A second reason why they should obey the Divine commands, as in other matters, so in this terrible thing, is this. If they be willing and obedient, then God will bless them in temporal ways as well as with spiritual blessings. Even for their earthly prosperity a loyal attitude to Yahweh would prove decisive. "Thou shalt be blessed above all peoples; there shall not be a male or female barren among you, or among your cattle. And Yahweh will take away from thee all sickness, and He will put none of the evil diseases of Egypt which thou knowest upon thee; but will lay them upon all them that hate thee." The same promises are renewed in more detail and with greater emphasis in the speech contained in chapters xxviii. and xxix. There the significance of such a view, and the difficulties involved in it for us, will be fully discussed. Here it will be sufficient to note that the profit of obedience is brought in to induce Israel to enforce the "ban" most rigorously.

The last verses of our chapter, vv. 17-26, set before Israel a third incitement and encouragement. Yahweh, who had proved His might and His favour for them by His mighty deeds in Egypt, would be among them, to make them stronger than their mightiest foes (ver. 21): "Thou shalt not be affrighted at them, for Yahweh thy God is in the midst of thee, a great God and a terrible." The previous inducements to obey Yahweh their God and be true to Him were founded on His character and on His acts. He was merciful; but He could be terrible, and He would reward the faithful with prosperity. Now His people are encouraged to go forward because His presence will go with them. In the conflicts which182 obedience to Him would provoke, He would be with them to sustain them, whatever stress might come upon them. Step by step they would drive out those very peoples whom they had dreaded so when the spies brought back their report of the land. The terror of their God would fall upon all these nations. A great God and a terrible He would prove Himself to be, and with Him in their midst they might go forth boldly to execute the ban upon the Canaanites. The sins and vices of these peoples had brought this upon them; their horrible worship left an indelible stain wherever its shadow fell. Israel, led and directed by Yahweh Himself, was to fall upon them as the scourge of God.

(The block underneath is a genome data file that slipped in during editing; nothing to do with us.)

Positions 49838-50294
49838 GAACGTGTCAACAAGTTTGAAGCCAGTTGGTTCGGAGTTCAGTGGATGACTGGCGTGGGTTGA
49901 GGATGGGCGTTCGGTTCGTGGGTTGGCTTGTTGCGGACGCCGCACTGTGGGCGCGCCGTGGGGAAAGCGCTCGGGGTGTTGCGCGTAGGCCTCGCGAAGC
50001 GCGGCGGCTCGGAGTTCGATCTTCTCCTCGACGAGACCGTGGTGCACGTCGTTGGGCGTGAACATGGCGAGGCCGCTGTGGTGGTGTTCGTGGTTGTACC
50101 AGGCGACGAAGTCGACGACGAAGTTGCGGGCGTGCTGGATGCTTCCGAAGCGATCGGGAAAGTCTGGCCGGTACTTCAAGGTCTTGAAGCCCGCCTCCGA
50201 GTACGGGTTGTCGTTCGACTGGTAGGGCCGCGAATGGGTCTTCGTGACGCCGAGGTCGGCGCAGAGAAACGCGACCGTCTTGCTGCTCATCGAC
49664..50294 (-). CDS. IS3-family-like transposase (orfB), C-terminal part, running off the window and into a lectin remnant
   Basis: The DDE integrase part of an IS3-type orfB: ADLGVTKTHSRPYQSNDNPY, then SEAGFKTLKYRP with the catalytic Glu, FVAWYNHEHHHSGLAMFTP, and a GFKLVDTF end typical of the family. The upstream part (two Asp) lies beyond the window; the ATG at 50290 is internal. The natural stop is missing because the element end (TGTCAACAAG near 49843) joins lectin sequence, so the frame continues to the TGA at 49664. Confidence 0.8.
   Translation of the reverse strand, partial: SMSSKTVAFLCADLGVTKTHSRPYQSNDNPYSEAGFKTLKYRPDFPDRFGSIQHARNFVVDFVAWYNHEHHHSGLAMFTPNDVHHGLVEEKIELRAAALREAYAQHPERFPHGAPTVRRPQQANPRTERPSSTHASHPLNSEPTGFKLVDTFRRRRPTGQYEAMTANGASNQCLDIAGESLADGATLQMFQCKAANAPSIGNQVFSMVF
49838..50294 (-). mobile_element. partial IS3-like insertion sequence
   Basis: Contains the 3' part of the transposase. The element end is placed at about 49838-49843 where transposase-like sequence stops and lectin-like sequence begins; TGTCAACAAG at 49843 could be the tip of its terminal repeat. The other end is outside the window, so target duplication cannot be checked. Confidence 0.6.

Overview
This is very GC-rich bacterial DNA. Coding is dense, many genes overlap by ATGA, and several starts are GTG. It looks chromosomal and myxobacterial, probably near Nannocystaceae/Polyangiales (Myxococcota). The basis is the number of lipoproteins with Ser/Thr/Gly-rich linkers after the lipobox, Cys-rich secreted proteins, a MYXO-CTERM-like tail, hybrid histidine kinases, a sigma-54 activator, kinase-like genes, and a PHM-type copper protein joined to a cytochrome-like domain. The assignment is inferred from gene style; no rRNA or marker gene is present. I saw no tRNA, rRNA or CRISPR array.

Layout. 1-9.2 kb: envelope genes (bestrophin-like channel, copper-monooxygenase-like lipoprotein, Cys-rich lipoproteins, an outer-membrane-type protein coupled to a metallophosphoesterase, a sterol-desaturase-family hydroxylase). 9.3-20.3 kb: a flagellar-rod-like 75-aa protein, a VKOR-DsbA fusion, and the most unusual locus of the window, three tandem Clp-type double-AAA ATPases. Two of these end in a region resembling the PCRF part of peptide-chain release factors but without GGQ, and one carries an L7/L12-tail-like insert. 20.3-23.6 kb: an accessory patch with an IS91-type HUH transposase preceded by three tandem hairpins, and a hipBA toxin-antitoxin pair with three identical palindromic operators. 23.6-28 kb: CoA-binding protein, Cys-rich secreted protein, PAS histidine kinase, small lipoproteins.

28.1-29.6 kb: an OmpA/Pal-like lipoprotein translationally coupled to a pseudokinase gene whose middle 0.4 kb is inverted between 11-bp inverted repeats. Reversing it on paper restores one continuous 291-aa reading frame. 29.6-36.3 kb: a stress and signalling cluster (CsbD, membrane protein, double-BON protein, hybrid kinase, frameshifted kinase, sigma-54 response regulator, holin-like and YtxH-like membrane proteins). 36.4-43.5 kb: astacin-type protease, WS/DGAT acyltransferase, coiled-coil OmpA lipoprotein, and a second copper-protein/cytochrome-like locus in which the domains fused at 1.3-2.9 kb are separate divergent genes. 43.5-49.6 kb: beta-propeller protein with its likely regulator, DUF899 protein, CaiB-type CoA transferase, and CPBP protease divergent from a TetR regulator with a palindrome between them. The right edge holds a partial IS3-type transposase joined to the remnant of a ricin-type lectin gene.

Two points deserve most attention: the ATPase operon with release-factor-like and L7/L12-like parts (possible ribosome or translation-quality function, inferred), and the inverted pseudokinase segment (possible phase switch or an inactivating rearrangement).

Notwithstanding the Divine urgency, the command to destroy the Canaanites and their idols was not carried out. After a victory or two the enemy began to submit. Glad to be rid of the toils of war, Israel settled down among the people of the land. All central control would seem to have disappeared. The Canaanite worship and the Canaanite customs attracted and fascinated the people, and enemy after enemy broke in upon them and triumphed over them. The half-idolatrous masses were led away into depraved forms of worship, and for a time it looked as if the work of Moses would be utterly undone. Had the purer faith he taught them not been revived, Israel would probably not have survived the period of the Judges. As it was, they just survived; but by their lapse the leavening of the whole of the nation with the pure principles of Yahweh-worship had been stopped. Instead of being cured, the idolatrous inclinations they had brought with them from the pre-Mosaic time had been revived and strengthened. Multitudes, while calling Yahweh their God, had sunk almost to the Canaanite level in their worship, and during the whole period of their existence as a nation Israel as a whole never again183 rose clear of half-heathen conceptions of their God. The prophets taught and threatened them in vain, until at last ruin fell upon them and the Divine threats of punishment were fulfilled.